Thursday, 17 March 2016

Audio-Visual Resources and The Academic Book of the Future - New British Library Survey

The British Library has collaborated with AHRC on funding work looking at the Academic Book of the Future. As part of this, the British Library sounds team has been looking at how audio-visual material is, and can be, incorporated into the academic book.

This topic is very relevant to how data is used and incorporated into the research literature, and to the Unlocking Thesis Data work - since audio-visual content is the data type many are using for their research!

The survey on research use and production of audio-visual content is at:

Friday, 19 February 2016

Research Database Survey

The University of Oxford IT Services are running an online survey on behalf of JISC, looking at how researchers choose and use databases to manage their research data.

“If you are a researcher who organizes data in databases, please spare a few minutes to complete our survey on the use of databases for research:

The survey will inform Jisc decisions regarding the provision of a national database service developed from the ‘Online Research Database Service’ (ORDS) created by staff at the University of Oxford. The survey is anonymous and shouldn’t take more than five minutes to complete.”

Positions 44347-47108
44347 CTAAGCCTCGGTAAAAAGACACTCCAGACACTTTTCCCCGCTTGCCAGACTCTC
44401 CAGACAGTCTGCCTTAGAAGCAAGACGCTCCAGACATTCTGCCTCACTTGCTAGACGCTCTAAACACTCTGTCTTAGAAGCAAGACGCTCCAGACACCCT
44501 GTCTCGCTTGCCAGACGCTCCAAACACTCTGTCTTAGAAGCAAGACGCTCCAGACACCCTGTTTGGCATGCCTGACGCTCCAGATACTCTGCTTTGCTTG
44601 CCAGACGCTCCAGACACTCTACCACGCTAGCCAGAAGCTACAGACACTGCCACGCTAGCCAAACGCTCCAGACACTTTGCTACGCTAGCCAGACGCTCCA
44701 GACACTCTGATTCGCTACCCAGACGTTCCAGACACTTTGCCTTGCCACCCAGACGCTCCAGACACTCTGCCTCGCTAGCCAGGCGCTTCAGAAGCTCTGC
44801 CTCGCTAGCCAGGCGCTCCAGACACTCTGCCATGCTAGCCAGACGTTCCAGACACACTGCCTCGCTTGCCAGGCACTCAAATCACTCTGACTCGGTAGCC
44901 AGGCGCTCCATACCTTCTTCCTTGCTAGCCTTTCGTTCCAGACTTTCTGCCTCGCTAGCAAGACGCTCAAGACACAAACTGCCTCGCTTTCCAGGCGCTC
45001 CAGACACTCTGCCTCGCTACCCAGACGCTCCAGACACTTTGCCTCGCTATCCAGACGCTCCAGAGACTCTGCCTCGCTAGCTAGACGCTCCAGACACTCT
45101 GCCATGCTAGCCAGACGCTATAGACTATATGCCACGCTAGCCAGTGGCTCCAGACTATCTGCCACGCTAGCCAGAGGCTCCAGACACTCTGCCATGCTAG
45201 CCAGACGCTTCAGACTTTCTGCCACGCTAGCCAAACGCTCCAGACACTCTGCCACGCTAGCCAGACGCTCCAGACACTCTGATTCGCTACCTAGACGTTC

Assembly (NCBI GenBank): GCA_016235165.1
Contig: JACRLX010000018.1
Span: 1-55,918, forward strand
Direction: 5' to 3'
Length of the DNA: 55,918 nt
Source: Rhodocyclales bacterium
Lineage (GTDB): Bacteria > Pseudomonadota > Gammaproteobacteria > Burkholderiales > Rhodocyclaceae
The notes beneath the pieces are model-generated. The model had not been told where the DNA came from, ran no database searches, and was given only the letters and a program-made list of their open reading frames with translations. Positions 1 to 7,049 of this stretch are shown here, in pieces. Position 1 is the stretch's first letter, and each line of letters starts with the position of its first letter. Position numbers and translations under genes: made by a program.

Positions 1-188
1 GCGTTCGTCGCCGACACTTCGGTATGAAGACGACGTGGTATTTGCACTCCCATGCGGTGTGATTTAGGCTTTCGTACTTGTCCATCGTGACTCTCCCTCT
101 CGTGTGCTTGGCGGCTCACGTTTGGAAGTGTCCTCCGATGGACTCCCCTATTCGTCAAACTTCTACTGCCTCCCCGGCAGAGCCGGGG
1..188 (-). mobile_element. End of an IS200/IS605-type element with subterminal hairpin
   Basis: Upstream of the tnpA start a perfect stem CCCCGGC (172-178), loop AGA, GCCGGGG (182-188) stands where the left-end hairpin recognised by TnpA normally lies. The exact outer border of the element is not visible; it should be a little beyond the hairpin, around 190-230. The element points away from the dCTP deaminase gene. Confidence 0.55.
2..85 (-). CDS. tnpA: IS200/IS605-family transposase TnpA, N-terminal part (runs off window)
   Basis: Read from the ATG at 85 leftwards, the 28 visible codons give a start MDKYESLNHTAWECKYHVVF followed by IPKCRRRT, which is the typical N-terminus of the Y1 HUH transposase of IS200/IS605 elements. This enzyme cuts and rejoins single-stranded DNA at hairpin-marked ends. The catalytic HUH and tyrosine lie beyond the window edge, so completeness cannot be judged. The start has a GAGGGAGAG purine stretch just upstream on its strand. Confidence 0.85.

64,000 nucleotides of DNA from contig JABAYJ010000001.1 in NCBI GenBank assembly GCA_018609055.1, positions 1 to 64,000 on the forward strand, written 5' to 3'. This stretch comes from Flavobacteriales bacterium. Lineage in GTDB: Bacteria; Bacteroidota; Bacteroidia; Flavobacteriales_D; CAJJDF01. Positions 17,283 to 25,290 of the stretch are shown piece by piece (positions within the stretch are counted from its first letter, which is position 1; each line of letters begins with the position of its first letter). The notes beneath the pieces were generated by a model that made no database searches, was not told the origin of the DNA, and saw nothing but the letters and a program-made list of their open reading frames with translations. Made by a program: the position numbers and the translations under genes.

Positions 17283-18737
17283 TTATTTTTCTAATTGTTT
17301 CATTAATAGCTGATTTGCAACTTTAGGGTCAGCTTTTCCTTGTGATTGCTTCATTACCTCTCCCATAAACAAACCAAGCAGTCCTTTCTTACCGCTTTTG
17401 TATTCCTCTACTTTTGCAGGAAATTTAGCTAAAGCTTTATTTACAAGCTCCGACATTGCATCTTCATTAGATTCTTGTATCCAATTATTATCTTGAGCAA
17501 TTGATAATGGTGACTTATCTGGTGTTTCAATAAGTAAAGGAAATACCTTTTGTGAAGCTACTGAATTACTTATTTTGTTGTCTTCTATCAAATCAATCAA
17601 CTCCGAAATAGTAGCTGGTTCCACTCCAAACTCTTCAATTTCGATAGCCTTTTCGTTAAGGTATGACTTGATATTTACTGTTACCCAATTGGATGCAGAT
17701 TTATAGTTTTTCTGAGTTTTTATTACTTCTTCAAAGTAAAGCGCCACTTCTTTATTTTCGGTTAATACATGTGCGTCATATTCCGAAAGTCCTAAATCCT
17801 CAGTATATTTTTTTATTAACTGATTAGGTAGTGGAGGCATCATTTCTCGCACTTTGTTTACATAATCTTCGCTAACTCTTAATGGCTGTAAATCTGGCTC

The survey will run until 4th March and the results will be made openly accessible in due course.

Wednesday, 6 January 2016

Researcher Data Sharing Surveys

As this blog has been quiet for several months, I thought it time to draw attention to a poster reporting results from Wiley's 2014 survey of researchers on their attitudes to data sharing:

One of the findings indicates that the majority of respondents who made their research data publicly available, did so as supplementary material in a journal.

An infographic recently published by the Beyond Downloads Project (December 2015), displays the results of their survey of researchers' attitudes to sharing scholarly articles:

Although this concerns the sharing of scholarly articles (the majority are sharing full-text and via email), this may have a bearing on research data sharing - and on provision of RDM services tailored to researcher preferences.